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Old 02-28-2011, 04:28 PM   #114
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congrats on a job well done! Thanks for posting this.
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Old 03-15-2011, 11:16 PM   #115
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Awesome Info OP and everyone. Thank you!
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Old 04-13-2011, 09:32 AM   #116
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Originally Posted by james2538 View Post
This is my first DIY. Let me know what you think! It took awhile to write up. I'll post the FAQ up later.

Don't let the length scare you
My car is a 2004 330xi AWD Auto, is it still safe to turn on the car while on jack stands to get it to operating temp as suggested above, is there any possibilities due to the ABS that the car might slip or drop, car on lifts will engage the ABS therefore might cause the car to jump !!!! .....

Thanks
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Old 04-15-2011, 09:34 PM   #117
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Which GM dealer? I am in CT too and wnat to change fluid.
Jaydeep,

Were you able to get the fluid from the GM Wallingford dealer? I live in Ct. And Wallingford is close to me. How much did they end up charging you? How did it go after you changed the AT fluid, any problems?

Thanks!
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Old 04-25-2011, 02:23 AM   #118
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ATF DIY vs the local dealer.

I've enjoyed reading this thread in regards to BMW's B***S**T theory on their "lifetime" Fluid. About 10K miles back, around 80K Miles the 2006 330ZHP started getting a little funky on the shifting and was also making a "Growling Noise". The better half dropped by the dealer (we have probably the WORST RIP OFF DEALER in the country, here in Bend, Oregon!) and they drove it around the lot and told her it was time for a $7,300.00 transmission! AND they told her it was going to be an additional $2,300.00 for a new rack an pinion steering gear!

She called me and I told her to take it home and "park it".

Couple days later, I'm back in town and decide to service the transmission myself. Not much to lose I figured.....A few hundred bucks and if it's still FUBAR - then it's transmission time.

Lucky for me, I was able to procure a T-Tech Trans Flush Machine (BTW - I'm a total gearhead on this end - have to have my toys in my home shop)

Dropped the pan, cleaned it out, installed new filter, buttoned it up and topped off the trans with Red Line D4. Next, I loaded up the T-Tech with the 18 quarts of D4 and hooked up. The trans cooler lines are a snap! Just push then on a little further, then reach up and gently push the plastic clips up into the hose to release and pull the line off. "Voila" - you are unhooked. Very similar in design to ford Fuel Injection lines. Did the flush of the trans.

Next, I unhooked the return line to the Power steering reservoir and did a 7 quart flush there. Fluid exchanges QUICKLY, so be johnny on the spot to crank the wheel from stop to stop a couple times to flush all the old out. Again, Used Red Line for this.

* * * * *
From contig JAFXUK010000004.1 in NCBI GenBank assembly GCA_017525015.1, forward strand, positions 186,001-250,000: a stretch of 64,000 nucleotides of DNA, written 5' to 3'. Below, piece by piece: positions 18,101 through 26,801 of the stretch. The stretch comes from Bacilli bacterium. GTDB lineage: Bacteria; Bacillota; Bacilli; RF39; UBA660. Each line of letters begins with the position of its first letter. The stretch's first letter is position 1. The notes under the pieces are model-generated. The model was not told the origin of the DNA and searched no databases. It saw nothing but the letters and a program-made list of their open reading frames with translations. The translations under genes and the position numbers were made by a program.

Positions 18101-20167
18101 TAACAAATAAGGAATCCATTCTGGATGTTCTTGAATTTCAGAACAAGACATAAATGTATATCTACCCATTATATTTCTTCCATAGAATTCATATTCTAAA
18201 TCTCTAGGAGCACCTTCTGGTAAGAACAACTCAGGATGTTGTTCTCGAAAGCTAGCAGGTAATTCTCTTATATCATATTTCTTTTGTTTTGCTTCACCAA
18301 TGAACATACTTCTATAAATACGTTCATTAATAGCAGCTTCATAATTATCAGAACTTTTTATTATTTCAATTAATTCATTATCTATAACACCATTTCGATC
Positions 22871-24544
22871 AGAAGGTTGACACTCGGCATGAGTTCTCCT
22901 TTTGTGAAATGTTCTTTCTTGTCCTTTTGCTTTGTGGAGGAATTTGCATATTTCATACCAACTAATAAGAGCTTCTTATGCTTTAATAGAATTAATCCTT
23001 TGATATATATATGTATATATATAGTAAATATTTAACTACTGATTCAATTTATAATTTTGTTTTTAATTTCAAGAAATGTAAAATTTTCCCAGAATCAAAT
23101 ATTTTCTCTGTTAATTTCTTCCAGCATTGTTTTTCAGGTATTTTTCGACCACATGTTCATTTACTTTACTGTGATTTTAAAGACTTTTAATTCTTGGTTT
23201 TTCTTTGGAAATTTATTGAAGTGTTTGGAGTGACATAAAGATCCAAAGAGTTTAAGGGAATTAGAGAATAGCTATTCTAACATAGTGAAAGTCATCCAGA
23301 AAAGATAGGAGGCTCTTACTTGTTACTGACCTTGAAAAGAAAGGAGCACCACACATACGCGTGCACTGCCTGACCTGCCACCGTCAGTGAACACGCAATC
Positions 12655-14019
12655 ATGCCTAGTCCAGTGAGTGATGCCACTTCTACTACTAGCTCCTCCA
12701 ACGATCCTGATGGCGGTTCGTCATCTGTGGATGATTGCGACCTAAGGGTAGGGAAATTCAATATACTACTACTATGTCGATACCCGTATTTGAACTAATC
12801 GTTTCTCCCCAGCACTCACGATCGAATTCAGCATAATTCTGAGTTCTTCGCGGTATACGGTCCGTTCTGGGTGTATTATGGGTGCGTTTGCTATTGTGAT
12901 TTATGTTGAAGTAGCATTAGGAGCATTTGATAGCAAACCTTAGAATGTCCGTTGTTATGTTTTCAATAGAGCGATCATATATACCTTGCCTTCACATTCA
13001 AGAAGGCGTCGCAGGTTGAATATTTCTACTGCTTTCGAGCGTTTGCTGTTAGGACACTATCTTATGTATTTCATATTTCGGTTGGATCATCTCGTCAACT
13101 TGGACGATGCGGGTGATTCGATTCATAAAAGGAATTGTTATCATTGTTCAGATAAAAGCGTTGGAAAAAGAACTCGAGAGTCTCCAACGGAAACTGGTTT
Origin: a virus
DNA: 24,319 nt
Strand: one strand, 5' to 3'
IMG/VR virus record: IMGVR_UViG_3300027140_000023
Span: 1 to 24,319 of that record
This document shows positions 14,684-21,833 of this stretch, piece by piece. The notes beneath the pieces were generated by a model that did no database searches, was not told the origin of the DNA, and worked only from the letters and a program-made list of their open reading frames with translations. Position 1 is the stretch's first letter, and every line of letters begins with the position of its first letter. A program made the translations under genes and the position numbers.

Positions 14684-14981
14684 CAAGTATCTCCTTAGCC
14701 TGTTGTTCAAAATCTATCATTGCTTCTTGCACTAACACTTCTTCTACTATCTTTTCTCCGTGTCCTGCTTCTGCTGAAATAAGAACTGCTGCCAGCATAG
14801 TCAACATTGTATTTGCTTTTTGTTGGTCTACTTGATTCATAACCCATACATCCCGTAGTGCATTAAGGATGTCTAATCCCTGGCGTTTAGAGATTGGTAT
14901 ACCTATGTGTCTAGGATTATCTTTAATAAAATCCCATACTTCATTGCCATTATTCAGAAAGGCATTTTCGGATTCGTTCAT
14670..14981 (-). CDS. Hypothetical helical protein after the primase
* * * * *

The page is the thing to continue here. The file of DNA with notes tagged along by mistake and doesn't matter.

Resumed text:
Ever since this was done, all transmission issues have vanished, steering is perfect and quiet.

All in All, I spent the following:

T-Tech Trans Machine from Craigslist: $500.00
3 Cases of Red Line D4 ATF @ $120.00/case: $360.00
Trans Filter Kit from ECS Tuning: $24.00
Total Expendature for this project: $884.00

THEN

RESOLD the T-Tech on Craigslist for: $1,000.00.

FOUND 2 More T-Tech on Craigslist for: $250.00 each for a total of $500.00. Sold One for $500.00 and am keeping the last one for my home shop!

So with a little patience, perseverance and wheeling and dealing, I was able to service the vehicle (as well as several of my other vehicles) with little to no cost out of pocket.

Had I listened to the service vultures here at Carerra Motors here in Bend, I would have shelled out $9,600.00

So my advice? If at all possible, if you can do this stuff yourself - DO IT! Not sure what to do? Just do the posting and asking. Great DIY articles in here and a great BMW Community.

If you are a CCA member, make sure to get included in the "Friends of BMW" directory with the club. It's really neat to find people who live in your area with expertise that you can get to know through the club.


For those of you who live up around my area, look me up. I'm the "Central Oregon Regional Events Coordinator" (Translation - "A Highly Paid Volunteer Position!) for the newly formed BMWCCA Oregon Chapter! .....
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Old 05-04-2011, 02:57 PM   #119
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Nice DYI
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Old 05-11-2011, 10:04 PM   #120
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Hi everyone!
I have a '02 325i with 175k miles on it, majority comes from a weekly 3-hr commute each way. I've never changed the ATF and hear that it is a bad idea to change it for the first time at such a high mileage like mine. Should I go with the change or not? I plan to keep the car for a long time. Any suggestions or advice is welcomed. Thank you so much in advance!